Low standards do not result in high air quality

Press release - 2004-11-01
Greenpeace this morning presented a 'school' style report card to the Environment, Transport and Works Bureau (ETWB) to record their appalling performance in controlling Hong Kong's atrocious air quality. Hong Kong air quality has exceeded international safety levels by 200 percent and over during the past nine days. Some air pollutants found in the north-west New Territories even surpassed those found in the down town area.

Greenpeace campaigners in front of Central Air Quality Measuring Station

Greenpeace also presented the report to highlight the unacceptable levels of air quality that are permitted under the existing outdated Air Quality Objectives (AQO) which, in effect, hide the reality.

Wearing gas masks, two Greenpeace volunteers presented the report marked 'failed' to a representative from the ETWB in front of the Central air monitoring station near the 'Landmark'.

Edward Chan, assistant campaigner of Greenpeace, reported that over the past nine days Greenpeace had used World Health Organisation (WHO) and EU air quality standards to compare existing Hong Kong AQO. Results showed that for most of the period, air pollutants exceeded acceptable international levels by at least 200 percent. Respirable suspended particulates (RSPs) were the most significant pollutants recorded. "However, with the current loose and outdated AQO in Hong Kong, the public receive no warnings from the government to stay indoors". Chan said.

Chan cited 27th October as an example. "Monitoring stations in all districts showed that the content of RSPs were double to triple the EU safety levels. However, the Air Pollution Index (API) measurements announced by the government were all under 100 and no warning was issued to the Hong Kong public. Using the EU standard, the reading for Yuen Long should have been 308."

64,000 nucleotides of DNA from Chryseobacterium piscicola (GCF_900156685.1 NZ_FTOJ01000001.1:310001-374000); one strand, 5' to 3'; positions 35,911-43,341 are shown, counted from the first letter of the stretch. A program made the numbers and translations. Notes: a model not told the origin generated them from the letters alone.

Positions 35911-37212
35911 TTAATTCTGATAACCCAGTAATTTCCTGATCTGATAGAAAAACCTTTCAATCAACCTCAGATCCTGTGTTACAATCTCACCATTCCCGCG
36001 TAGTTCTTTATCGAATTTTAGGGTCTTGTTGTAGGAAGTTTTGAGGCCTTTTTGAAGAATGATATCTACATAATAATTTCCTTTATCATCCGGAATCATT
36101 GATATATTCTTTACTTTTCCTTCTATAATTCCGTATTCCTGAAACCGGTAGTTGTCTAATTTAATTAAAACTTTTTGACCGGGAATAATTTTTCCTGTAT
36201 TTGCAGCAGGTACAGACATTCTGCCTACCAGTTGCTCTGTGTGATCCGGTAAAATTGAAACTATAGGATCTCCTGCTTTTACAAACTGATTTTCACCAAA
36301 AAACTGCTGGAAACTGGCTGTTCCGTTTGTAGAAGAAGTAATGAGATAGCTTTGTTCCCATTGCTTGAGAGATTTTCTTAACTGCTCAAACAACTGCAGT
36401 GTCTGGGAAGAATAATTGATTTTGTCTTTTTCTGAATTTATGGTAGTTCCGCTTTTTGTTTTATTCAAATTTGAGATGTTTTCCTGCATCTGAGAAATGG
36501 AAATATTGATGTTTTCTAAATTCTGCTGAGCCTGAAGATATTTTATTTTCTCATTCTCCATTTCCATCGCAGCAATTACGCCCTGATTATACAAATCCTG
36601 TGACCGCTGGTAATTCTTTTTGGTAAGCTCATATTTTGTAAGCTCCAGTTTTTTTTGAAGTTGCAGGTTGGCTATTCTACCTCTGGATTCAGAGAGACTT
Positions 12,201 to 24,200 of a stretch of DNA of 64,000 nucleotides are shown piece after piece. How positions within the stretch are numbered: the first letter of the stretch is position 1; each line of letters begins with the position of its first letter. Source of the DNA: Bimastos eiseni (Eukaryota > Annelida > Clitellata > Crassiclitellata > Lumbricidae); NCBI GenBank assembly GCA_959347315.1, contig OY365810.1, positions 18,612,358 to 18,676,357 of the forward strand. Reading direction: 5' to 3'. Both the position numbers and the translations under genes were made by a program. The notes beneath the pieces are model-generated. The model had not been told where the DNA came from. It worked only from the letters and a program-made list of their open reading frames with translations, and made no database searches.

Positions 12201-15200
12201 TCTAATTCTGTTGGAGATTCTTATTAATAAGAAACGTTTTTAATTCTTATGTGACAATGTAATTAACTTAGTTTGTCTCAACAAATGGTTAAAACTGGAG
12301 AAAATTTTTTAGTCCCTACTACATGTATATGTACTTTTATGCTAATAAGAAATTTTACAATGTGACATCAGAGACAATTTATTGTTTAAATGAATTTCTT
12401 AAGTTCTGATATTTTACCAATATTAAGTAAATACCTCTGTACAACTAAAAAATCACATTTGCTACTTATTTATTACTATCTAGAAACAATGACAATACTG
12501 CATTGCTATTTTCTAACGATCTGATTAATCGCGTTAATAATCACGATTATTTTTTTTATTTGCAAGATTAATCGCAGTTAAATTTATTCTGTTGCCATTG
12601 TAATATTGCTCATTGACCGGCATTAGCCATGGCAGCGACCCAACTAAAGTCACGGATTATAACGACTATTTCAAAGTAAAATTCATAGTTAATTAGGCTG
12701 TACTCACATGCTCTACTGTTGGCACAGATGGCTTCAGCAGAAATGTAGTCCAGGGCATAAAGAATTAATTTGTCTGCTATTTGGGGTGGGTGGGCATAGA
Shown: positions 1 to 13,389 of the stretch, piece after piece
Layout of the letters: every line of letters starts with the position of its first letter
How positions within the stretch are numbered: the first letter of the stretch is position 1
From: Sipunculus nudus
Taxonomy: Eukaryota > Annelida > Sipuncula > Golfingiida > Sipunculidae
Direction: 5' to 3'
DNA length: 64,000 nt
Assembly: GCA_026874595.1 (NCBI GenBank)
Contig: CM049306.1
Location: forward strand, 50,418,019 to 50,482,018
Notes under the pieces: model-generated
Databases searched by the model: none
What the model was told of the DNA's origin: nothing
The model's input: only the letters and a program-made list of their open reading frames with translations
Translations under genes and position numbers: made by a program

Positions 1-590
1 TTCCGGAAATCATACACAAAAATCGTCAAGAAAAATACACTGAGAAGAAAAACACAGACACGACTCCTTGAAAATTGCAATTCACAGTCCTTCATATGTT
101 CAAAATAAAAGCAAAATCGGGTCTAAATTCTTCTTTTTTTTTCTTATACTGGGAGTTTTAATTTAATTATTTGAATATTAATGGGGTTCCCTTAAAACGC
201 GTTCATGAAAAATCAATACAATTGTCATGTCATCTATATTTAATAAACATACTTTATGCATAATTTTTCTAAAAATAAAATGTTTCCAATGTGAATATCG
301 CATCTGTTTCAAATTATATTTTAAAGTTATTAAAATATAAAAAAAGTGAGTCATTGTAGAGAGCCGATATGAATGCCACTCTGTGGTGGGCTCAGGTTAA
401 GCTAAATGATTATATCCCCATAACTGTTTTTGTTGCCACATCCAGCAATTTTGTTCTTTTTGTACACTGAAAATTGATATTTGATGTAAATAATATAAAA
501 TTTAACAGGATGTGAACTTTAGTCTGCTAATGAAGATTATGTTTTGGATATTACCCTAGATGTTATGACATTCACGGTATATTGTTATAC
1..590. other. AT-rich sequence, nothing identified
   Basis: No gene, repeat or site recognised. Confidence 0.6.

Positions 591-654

Greenpeace also found that rural areas like Tung Chung and Yuen Long showed unexpectedly high levels of RSPs while sulphur dioxide (SO2) levels in the north-west New Territories were even higher than down town areas like Central and Causeway Bay.

Chan blamed Hong Kong's coal plants, including CLP's Castle Peak, for most of the problem as they account for 90 percent of SO2 from local sources with Castle Peak being located near the north-west New Territories. Days with weak or even no wind aid the accumulation of SO2 in the area. Greenpeace urges the Environmental Department (EPD) and ETWB to play more of an active role in identifying, investigating and taking action against the parties responsible for poor air quality.

Chan also responded to Sarah Liao's recent argument that a tighter air quality standard would not help improve air quality. "If AQO serve only a certifying purpose instead of a reference for air conditions, why do we need the API as it doesn't help us to decide whether it is safe for us to breathe in the open air"?

Greenpeace urges the Government to immediately review and adopt stricter AQO, redefining the API so that it serves as a real air quality reference for the public to rely on. Greenpeace demands that the Government implement tighter regulations to control the major causes of bad air quality including cutting emissions from our coal burning power plants.

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